Considerations in Knee Pain C&P Examinations

Your C&P examination is your opportunity to discuss with a VA examiner what caused your knee injury or condition and its disabling effects. It is also the opportunity for the VA to perform testing for range of motion on you to better understand the nature of your disability and its symptoms.

The VA Disability Benefits Questionnaire

Before you attend your C&P examination, you will need to complete a disability benefits questionnaire or DBQ. It will be important for you to complete this form as completely as you can because the VA examiner in your C&P exam will use it to gain an initial impression of your disability and to formulate questions to learn more about it.

Establishing a Service Connection for a Knee Condition

You can establish a service connection to your knee pain or other conditions directly or indirectly.

Direct Service Connection for Knee Pain

A direct service connection is one in which you have a current diagnosis by a medical provider of a knee injury or condition and a medical nexus between the knee problems and an event that happened during your military service.

VA Secondary Conditions for Knee Pain

Having a VA secondary condition means that you already have another service-connected disability, and the knee injury or condition is related to it. For example, if you have a service-connected disability for a back or leg injury, and as a result of having to compensate for the effects of that injury you develop a knee condition, this can be a secondary condition.

Aggravated Service-Connection for Knee Pain

If you had an existing knee injury or condition when you entered military service, and while you were serving it became worse, this can qualify as an aggravated service-connected disability.

When evaluating whether you have an aggravated injury or condition, the VA will consider whether the underlying issue with your knee is one which can be expected to naturally worsen over time. If this is the case, then to qualify as a military service-caused disability the worsening of the condition must be more than the natural deterioration would be by itself.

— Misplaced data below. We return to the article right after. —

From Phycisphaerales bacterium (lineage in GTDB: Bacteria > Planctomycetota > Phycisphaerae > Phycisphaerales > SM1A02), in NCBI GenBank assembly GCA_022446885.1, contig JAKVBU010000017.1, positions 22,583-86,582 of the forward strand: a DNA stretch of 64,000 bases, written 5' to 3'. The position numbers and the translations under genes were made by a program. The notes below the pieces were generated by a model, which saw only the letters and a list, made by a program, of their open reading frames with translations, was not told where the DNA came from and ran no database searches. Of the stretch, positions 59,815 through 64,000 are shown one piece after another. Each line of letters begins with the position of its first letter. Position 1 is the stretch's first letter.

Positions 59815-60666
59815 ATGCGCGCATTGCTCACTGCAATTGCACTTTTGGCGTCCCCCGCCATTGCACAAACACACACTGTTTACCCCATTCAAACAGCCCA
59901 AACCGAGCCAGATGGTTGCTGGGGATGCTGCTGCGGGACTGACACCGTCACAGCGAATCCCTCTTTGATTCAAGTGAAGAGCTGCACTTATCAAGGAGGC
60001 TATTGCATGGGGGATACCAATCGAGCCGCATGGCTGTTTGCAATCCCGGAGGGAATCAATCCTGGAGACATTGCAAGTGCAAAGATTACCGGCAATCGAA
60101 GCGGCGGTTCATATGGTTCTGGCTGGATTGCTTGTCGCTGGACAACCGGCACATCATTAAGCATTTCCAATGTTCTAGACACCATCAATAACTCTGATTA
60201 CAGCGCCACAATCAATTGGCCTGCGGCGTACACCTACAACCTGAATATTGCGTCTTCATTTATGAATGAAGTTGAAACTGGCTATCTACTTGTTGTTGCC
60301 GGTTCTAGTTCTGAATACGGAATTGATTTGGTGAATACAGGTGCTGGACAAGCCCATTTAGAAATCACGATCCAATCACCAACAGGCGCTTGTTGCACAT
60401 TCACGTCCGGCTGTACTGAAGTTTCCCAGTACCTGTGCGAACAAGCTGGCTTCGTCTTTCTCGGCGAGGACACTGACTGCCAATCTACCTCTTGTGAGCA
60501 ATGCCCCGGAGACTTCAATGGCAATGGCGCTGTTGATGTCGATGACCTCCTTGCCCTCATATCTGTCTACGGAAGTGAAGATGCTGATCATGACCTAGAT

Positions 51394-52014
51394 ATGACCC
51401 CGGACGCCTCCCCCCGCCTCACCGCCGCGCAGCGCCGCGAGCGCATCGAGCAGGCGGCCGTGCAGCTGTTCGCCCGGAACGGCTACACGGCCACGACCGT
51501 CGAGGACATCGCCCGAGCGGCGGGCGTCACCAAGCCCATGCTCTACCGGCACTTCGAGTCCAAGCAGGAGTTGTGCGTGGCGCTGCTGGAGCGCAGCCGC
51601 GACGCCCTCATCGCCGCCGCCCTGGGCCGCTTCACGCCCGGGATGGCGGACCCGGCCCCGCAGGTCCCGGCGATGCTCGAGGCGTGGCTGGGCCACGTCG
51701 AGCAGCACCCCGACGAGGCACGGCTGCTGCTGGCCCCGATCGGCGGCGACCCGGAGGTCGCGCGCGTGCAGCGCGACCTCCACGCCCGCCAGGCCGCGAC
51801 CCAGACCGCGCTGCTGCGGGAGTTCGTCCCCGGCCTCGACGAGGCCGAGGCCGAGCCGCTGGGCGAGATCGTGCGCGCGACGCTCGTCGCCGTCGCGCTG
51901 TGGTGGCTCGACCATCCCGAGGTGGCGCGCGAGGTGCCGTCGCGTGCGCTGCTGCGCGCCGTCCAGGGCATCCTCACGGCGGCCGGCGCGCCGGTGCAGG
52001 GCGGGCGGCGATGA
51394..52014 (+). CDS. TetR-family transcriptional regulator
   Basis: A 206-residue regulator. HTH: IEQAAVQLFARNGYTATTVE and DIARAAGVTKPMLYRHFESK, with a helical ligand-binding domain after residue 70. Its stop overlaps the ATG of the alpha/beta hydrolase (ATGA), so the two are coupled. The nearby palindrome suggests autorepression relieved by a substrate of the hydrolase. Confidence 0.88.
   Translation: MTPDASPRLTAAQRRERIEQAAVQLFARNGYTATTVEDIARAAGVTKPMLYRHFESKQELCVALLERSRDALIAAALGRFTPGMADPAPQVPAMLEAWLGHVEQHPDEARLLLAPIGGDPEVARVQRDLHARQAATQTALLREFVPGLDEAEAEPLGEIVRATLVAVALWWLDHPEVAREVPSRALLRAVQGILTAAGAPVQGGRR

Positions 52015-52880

Special Considerations for Knee Pain VA Ratings

Knee pain disabilities have some special rules and rating factors that the VA takes into account when assigning disability ratings. Here are six special considerations that you might encounter that can affect your final VA rating for knee pain.

Total Knee Replacement Disability Rating (Diagnostic Code 5055)

If your knee injury or condition requires total knee replacement surgery, then this will qualify you for a temporary 100 percent or total disability rating for up to four months after the surgery. One year after the surgery, the VA will reevaluate your temporary rating, with a minimum permanent disability rating of 30 percent and a maximum disability rating of 60 percent.

If both knees need total replacement surgery, then after one year the VA disability rating C&P review will also consider whether you qualify for a bilateral factor, which combines the separate VA disability ratings for each knee and then adds 10 percent to the total.